US 4927813 A
A composition and method for removing head lice nits from a human are disclosed. The composition contains a therapeutically effective amount of formic acid in a pharmaceutically acceptable carrier. The composition is applied to the hair and scalp of a patient and maintained for a time period sufficient to dissolve the nit cement and provide detached nits. The hair and scalp are then washed or rinsed to remove the detached nits.
1. A method of treating a human patient having Pediculosis capitis by removing the nits from the patient's hair and scalp, said method comprising;
applying a composition containing a nit cement-dissolving amount of formic acid to the hair and scalp of said patient;
maintaining said formic acid on said hair and scalp for a time period sufficient to dissolve the cement attaching said nits to said hair and scalp to provide detached nits; and
washing or rinsing said hair and scalp to remove said detached nits.
2. The method of claim 1, wherein said formic acid is dispersed in a pharmaceutically acceptable carrier and, thereafter, applied topically to said patent.
3. The method of clai 2 where said formic acid is present in said carrier in the range of from 1 to 25% by volume.
4. The method of claim 2, wherein sid pharmaceutically acceptable carrier is a shampoo, rinse, cream, gel, lotion or solution suitable for applicaton to the hair and scalp.
5. The method of claim 1 wherein said formic acid is maintained on said hair and scalp for about 5 to about 25 minutes.
6. The method of claim 1 including the further step of combing said washed or rinsed hair.
7. The method of claim 1 wherein said formic acid is present in said composition at about 1 to about 25 percent by volume, and said composition is maintained on said hair and scalp for about 5 to about 25 minutes.
8. A method of treating a human patient having Pediculosis capitis by killing lice and eggs and by removing nits from the patient's hair and scalp, said method comprising;
applying a topical composition containing a lice- and nit-killing amount of an active pediculicide and a nit cement-dissolving amount of formic acid to the hair and scalp of said patient;
maintaining said composition on said hair and scalp for a time period sufficient to dissolve the cement attaching said nits to said hair and scalp to provide detached nits; and
washing or rinsing said hair and scalp to remove said detached nits.
9. The method of claim 8 wherein said formic acid is present in said composition at about 1 to about 25 percent by volume, and said composition is maintained on said hair and scalp for about 5 to about 25 minutes.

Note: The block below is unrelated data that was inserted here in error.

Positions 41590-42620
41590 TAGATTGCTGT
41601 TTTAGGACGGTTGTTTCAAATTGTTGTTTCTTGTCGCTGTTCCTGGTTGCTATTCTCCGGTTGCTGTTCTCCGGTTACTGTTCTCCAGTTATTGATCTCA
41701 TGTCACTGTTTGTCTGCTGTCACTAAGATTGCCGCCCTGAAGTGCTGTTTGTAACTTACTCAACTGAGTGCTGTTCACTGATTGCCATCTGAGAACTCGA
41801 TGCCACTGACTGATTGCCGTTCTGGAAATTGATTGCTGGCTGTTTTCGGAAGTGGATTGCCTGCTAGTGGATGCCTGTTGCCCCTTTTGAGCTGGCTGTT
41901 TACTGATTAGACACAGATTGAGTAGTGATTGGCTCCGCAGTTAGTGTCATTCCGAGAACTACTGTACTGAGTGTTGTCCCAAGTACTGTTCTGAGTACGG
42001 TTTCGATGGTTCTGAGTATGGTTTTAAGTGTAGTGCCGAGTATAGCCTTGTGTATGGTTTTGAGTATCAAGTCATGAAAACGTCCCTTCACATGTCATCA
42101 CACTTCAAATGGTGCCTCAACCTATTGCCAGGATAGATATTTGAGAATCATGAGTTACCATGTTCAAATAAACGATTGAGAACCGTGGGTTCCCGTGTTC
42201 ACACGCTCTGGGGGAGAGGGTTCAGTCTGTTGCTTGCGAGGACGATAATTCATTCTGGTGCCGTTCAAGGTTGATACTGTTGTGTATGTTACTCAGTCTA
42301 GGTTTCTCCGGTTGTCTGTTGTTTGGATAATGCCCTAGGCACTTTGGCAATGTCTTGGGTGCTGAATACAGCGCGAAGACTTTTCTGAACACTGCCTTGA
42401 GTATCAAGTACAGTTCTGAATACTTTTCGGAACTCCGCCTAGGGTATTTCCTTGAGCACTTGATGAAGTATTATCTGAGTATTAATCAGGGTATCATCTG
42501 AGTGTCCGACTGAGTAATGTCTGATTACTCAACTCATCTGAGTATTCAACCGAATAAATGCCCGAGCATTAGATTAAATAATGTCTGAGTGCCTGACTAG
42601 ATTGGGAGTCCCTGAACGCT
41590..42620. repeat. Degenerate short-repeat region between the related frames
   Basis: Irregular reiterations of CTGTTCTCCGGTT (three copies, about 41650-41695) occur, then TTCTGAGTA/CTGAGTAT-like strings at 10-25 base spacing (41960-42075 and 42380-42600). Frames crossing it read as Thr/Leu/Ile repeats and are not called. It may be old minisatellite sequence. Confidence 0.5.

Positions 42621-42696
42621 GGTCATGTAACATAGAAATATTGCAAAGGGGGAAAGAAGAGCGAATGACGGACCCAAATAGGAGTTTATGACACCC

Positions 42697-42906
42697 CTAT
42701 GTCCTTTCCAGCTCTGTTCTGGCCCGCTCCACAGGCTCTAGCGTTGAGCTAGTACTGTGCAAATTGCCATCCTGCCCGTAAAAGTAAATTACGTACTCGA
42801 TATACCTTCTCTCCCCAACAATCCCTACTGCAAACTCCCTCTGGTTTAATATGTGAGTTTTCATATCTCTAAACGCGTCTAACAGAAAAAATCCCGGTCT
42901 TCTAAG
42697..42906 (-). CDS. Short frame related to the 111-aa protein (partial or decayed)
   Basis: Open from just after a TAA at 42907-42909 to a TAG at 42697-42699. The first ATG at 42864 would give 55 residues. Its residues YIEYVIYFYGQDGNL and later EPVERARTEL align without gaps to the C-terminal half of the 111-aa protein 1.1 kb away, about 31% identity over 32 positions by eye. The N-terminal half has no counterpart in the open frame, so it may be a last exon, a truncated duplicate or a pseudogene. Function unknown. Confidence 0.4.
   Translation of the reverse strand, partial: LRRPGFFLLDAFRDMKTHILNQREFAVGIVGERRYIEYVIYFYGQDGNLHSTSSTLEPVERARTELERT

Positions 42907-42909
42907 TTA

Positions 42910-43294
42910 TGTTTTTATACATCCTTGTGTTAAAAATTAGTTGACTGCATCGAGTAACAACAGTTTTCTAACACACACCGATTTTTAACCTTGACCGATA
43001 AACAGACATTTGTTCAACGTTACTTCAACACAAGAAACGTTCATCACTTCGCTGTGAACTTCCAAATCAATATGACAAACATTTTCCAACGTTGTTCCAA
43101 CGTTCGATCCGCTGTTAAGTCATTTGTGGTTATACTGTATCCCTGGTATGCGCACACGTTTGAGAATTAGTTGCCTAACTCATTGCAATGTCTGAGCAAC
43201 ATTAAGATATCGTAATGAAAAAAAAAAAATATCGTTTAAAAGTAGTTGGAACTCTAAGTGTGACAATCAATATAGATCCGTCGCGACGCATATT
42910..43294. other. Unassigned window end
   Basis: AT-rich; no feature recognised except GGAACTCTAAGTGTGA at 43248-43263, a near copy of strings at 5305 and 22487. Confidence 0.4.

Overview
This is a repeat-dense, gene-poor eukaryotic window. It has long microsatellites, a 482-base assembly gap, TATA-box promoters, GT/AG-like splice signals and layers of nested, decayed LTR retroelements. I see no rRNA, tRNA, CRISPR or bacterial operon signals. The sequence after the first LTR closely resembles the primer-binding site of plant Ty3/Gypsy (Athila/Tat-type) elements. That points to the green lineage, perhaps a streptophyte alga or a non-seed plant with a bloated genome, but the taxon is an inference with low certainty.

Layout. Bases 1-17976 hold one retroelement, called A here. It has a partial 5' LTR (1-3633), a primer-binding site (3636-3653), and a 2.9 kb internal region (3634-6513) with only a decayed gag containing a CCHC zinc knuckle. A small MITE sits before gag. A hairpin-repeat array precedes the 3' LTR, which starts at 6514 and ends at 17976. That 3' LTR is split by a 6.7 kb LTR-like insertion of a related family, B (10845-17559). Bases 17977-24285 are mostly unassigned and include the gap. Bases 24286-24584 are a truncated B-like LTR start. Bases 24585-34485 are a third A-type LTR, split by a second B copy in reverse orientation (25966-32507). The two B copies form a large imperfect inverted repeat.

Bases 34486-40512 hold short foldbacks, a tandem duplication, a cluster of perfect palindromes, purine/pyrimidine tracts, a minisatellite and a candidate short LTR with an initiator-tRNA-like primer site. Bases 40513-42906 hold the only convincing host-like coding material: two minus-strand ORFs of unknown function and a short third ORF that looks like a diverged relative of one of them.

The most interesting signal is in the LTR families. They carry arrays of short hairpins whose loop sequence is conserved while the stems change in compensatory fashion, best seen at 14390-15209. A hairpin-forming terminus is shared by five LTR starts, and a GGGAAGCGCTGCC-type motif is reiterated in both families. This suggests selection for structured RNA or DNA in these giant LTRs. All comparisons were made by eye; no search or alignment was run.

10. The method of claim 8 including the further step of combing said washed or rinsed hair.
11. The method of claim 8 wherein said composition contains about 1 to about 10 percent by volume of formic acid.
12. A topical composition effective in removing pediculosis nits, said composition comprising a pharmaceutically acceptable carrier containing a therapeutically effective amount of formic acid. d
13. The composition of claim 12 wherein the effective formula includes formic acid present in an amount not less than 1% by volume.
14. A topical compsition for killing lice and lice eggs, and for removing nits from the hair and scalp of a human patient, said composition comprising a lice- and nit-killing amount of a chemically active pediculicide and a nit cement-dissolving amount of a chemically active ingredient to dissolve the cement securing said nits to said patient's hair and scalp.
15. The composition of claim 14 wherein said pediculicide is lindane, a pyrethrin compound, or a cholinesterase inhibitor.
16. The composition of claim 15 wherein said cholinesterase inhibitor is neostigmine or prostigmine.
17. The composition of claim 14 wherein said chemically active ingredient is formic acid.
18. The composition of claim 15 wherein formic acid is present in an amount not less than 1% by volume.
19. The composition of claim 17 wherein said formic acid is present in said composition at about 1 to about 10 percent by volume.
The present application relates generally to the treatment of parasite infestations and, more particularly, to methods and composition to treat lice infections.
Pediculosis capitis (head lice) is an infestation of Pediculosis humanus, the human louse. This insect is transmitted to noninfected individuals through shared clothing and hairbrushes. Once present on the head, the adult female louse has a lifespan of about 25 days and lays up to 10 eggs each day which are attached to the hair shaft with a strong cement. Eggs hatch within 7-9 days producing more adult lice which continue the cycle. As the lice feed, they inject their digestive juices and fecal material into the skin and these "bites" cause pruritus.
In the past, chemical agents, including insecticides, have been used to treat pediculosis. These compounds include cholinesterase inhibitors such as neostigmine (Merch Index, Tenth Edition, entry no. 6311) or prostigmine (Merch Index Tenth Edition, entry no. 6311), and range from fairly toxic (thepyrethrins, Merch Index, Tenth Edition, entry no. 7865) to very toxic (lindane (Merch Index, Tenth Edition, entry no. 5329), malathion (Merch Index, Tenth Edition, entry no. 5522). All methods involve the exposure of the scalp and hair to these agents in shampoos or creams which are washed off relatively quickly.